7. I guess I thought this group would involve lower level folks. We need the 20 foot view from folks on the ground, more than the 50,000 foot view this group is likely to toss back and forth. I wonder how many GS-7 to 11 (or equivalent) folks put in for this. Kelly will be the only voice for the wildland ff, I wish her luck.

  8. @Frank….Hall-Rivera had nothing to do with the development of PODs. She may have latched on to their utility, but had nothing to do with the development.

    1. I agree MSO– Frank are you bitter towards the FS? I know you work for the FWS or DOI, what you say is usually your own opinion and it doesn’t make sense or have rationale. Hey Frank how about we work together and solve problems instead of pointing fingers at either the Forests or the Managers. These folks (FS, Miss Hall, Mr. Randy Moore) are doing what they can with limited to no resources. What is your point to bash the Forest Federal system including Dr. Steven J. Pyne?
      Keep your drama and option to the facts.

      1. Come’on CNP – your commentary about the appointed commissioners “trying to do what they can with what they got” is so two decades ago. Fire is a national security threat. When is a FS Chief of someone from the BLM going to pound the table and demand more funding for everything we utilize in fighting wildfires? More pay for the ground forces, more money for rolling stock, more money for aerial resources, more money for predictive and detection resources….the “Leadership” that has sat in front of Congress over the last 6-8 years has had the opportunity to do something great/ballsy, but they were too concerned about the political blowback. Grow a set and do your job. This commission is full of people that will take the practice of wildland fire fighting BACKWARDs…..NO ONE from CalFire? How the hell do they leave them out?…The Nature Conservancy gets a seat but NO ONE who actually knows how to control and extinguish a fire does? Wasn’t this all about getting an inventory of aerial assets pulled together so they could determine what they needed 5 and 10 years out? Senator Romney and his staff that drafted this original legislation need to pull the plug on this list and start all over…this is a sham…this is exactly how you shouldn’t lead and get things done…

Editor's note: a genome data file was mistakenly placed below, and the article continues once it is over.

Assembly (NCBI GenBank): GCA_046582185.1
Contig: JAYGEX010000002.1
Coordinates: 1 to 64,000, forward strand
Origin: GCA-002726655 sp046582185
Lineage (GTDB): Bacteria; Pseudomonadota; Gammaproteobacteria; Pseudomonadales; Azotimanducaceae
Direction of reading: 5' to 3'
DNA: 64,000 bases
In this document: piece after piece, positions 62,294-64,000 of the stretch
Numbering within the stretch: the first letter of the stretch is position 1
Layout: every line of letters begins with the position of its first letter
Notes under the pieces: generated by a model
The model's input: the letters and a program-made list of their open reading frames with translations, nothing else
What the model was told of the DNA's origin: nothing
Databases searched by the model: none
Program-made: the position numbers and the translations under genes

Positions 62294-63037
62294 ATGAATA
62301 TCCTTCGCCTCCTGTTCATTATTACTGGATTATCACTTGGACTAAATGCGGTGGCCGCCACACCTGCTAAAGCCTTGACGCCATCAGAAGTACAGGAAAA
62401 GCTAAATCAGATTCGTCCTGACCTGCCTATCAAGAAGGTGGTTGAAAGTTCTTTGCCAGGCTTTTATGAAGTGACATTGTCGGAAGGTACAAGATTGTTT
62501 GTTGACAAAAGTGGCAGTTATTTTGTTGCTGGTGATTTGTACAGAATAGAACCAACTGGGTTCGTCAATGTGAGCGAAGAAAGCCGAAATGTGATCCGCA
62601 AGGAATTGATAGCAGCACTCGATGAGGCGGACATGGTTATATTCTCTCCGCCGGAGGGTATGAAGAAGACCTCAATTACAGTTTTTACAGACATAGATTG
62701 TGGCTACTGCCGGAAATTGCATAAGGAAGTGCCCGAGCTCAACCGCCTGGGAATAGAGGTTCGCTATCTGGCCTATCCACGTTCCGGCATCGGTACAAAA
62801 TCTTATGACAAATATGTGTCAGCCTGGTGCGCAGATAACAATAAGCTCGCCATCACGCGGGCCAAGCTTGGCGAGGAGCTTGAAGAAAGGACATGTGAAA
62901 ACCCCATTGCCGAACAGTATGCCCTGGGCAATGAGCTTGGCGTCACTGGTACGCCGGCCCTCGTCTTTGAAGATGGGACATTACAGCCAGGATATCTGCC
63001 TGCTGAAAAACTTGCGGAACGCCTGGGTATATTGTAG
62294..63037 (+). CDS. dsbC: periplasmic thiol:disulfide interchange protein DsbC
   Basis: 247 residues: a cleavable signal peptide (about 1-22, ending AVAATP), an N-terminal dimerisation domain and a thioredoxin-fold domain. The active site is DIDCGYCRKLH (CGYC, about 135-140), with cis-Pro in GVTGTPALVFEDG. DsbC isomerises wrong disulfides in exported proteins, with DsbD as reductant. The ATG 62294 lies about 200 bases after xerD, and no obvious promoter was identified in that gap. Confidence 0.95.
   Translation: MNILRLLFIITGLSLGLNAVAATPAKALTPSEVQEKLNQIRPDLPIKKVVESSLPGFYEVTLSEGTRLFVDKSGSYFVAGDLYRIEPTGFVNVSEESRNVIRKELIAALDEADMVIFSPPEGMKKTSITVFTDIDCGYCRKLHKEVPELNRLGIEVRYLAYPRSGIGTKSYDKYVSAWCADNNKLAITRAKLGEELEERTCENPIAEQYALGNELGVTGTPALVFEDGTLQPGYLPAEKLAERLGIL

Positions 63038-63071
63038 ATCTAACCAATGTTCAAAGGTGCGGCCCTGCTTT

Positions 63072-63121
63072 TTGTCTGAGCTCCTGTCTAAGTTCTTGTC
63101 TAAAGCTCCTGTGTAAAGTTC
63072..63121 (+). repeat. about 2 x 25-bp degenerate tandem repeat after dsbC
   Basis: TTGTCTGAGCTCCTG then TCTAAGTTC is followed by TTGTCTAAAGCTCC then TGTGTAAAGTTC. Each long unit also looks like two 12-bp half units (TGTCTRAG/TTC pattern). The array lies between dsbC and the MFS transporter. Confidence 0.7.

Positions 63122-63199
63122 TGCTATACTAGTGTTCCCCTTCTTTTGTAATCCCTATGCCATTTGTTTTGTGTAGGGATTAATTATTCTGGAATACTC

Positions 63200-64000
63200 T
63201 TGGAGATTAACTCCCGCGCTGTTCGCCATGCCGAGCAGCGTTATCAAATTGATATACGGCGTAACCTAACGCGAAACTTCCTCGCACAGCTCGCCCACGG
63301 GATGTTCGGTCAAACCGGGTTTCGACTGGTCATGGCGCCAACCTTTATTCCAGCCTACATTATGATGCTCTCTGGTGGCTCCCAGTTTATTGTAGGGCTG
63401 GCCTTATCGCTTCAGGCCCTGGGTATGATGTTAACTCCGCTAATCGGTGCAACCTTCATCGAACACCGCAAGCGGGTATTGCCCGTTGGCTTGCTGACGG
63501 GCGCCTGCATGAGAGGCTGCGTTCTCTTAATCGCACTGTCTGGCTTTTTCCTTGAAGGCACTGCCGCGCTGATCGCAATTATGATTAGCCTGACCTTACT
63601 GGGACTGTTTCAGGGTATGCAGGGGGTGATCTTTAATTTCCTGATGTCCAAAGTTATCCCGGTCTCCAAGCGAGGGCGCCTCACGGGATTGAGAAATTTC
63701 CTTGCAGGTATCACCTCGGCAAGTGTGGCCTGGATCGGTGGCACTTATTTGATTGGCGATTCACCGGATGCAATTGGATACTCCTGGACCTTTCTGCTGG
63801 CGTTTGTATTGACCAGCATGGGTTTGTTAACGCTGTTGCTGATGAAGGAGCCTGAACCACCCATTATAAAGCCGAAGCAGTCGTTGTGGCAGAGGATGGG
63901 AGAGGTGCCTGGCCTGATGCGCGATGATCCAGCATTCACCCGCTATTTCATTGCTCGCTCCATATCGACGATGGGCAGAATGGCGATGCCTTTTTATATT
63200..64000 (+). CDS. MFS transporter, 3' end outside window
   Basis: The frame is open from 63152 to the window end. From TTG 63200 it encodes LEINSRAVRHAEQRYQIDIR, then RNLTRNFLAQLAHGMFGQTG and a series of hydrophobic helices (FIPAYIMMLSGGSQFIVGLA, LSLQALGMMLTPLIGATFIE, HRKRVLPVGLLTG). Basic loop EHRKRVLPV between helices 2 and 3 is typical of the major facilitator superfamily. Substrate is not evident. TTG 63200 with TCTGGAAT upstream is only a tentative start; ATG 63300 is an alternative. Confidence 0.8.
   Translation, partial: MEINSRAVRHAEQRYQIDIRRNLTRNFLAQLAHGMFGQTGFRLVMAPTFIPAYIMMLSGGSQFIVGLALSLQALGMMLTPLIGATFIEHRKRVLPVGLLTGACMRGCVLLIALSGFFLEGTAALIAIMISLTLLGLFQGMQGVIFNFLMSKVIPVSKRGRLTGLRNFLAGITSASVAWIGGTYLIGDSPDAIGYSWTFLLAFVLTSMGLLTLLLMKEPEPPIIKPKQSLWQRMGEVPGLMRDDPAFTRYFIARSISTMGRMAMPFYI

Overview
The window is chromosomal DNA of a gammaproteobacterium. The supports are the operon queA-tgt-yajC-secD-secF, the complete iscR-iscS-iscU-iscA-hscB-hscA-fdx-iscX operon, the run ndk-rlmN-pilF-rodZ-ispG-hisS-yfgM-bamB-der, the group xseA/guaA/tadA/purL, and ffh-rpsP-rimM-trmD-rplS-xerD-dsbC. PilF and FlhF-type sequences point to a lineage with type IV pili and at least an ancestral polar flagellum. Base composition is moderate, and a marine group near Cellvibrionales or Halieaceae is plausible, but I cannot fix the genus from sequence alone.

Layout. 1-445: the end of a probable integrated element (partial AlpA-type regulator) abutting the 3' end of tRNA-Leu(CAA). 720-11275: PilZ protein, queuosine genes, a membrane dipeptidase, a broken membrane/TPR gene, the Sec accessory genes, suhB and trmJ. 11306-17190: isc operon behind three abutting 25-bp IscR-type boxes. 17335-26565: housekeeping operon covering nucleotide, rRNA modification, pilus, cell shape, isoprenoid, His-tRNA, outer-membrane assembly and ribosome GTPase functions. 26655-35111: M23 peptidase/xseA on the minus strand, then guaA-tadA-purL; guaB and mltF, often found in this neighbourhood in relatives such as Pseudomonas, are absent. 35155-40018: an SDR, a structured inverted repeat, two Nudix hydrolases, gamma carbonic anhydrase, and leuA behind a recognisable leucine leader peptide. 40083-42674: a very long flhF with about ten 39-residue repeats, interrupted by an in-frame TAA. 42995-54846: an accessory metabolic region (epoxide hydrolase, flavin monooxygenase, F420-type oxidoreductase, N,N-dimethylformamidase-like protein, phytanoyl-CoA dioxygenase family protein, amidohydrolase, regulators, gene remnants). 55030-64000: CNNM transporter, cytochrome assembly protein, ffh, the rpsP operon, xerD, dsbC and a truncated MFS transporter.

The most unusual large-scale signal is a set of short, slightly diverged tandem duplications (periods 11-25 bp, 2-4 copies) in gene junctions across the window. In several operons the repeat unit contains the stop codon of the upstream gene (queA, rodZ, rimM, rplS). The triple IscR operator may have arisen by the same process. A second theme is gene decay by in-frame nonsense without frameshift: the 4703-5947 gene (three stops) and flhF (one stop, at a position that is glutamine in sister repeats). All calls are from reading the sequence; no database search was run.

9. So I have a question…. At the bottom is a copy of the wording from the application request that was sent out. I see a lot of government lines and connections both of those current and retired. I see a heavy influence of the western and eastern coasts and the southwest with a little of the great plains and rocky mountain regions. Mostly all government. I do not see much of diversity within the group with uneven representation from the different regions that face their own unique issues and geographies. I also see no real agricultural, private citizens, or large and small business and contractor representation. (Private sector)

    The list seems heavy at the top, light weight in the middle, and non existent at the bottom with the first-line stakeholders(private citizens and fire responders primarily) that the results of this will effect the most whether proactive or reactive to fire activities.

    Lot of the same names over alot of years does not help to breed innovative and different new perspective and ideas on the same issues.